Alternate title: The Epistle Of The Apostles
c. 150 C.E.
Despite the title, the Epistle of the Apostles is more accurately described as a sayings gospel than a letter. In fact, it was likely written as an orthodox reaction against the Gnostic gospels which similarly describe the secret teachings of the risen Jesus. The preface, which attributes authorship to all of the apostles, attempts to give the work authority against the other pseudonymous writings.
The work begins and ends with details derived from the canonical gospels, but the main body entails Jesus's instruction about the ressurection and the apocalypse, specifically predicting the Parousia to occur in 150 years. The words of Jesus are consistenly backed up by references to scripture, helping to promote the document as a legitimate extension of the gospel tradition for the early Catholic community.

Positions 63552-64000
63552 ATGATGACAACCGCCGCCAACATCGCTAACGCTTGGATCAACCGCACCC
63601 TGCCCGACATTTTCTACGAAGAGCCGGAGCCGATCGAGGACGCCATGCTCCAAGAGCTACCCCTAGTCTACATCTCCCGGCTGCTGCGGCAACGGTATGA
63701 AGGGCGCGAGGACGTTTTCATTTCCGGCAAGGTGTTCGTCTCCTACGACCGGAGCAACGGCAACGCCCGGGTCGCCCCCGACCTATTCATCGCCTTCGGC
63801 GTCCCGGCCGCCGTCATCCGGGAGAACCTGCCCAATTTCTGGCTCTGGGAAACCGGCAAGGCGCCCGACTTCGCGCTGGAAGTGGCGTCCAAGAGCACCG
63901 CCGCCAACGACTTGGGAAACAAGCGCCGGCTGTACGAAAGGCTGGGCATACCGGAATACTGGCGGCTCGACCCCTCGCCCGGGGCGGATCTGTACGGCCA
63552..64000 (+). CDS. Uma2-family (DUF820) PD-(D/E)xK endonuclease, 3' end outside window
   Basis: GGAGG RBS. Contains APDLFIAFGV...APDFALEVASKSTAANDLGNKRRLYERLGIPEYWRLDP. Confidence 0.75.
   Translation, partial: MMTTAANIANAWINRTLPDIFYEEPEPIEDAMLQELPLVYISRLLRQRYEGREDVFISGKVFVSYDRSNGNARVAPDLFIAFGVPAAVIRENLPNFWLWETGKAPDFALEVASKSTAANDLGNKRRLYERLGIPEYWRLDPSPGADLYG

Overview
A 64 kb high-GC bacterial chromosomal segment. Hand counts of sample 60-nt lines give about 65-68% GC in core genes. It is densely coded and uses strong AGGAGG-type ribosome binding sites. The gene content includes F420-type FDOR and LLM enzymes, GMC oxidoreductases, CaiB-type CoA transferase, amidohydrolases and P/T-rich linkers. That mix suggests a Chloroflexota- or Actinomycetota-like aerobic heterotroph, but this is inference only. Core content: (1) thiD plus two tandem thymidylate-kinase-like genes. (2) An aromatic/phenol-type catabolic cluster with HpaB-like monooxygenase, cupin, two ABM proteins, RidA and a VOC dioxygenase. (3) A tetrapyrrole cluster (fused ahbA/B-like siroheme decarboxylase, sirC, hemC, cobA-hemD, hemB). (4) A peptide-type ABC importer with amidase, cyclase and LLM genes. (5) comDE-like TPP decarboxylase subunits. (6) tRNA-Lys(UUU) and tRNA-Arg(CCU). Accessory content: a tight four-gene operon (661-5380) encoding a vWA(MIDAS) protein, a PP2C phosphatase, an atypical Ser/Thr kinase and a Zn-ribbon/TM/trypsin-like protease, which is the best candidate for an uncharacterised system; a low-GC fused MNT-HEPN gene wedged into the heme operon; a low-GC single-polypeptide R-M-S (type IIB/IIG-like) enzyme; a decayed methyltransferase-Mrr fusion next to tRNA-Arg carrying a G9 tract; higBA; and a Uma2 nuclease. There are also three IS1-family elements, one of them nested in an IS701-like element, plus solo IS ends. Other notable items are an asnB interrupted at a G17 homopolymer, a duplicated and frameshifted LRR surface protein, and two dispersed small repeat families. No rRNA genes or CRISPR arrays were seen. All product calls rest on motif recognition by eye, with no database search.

The earliest text is a Coptic MS from the fourth or fifth century translated from the original Greek, but the only complete copy is a very late Ethiopic document. Similarities to the Christian creeds of the mid-second century places the authorship in that time period, possibly in Egypt.
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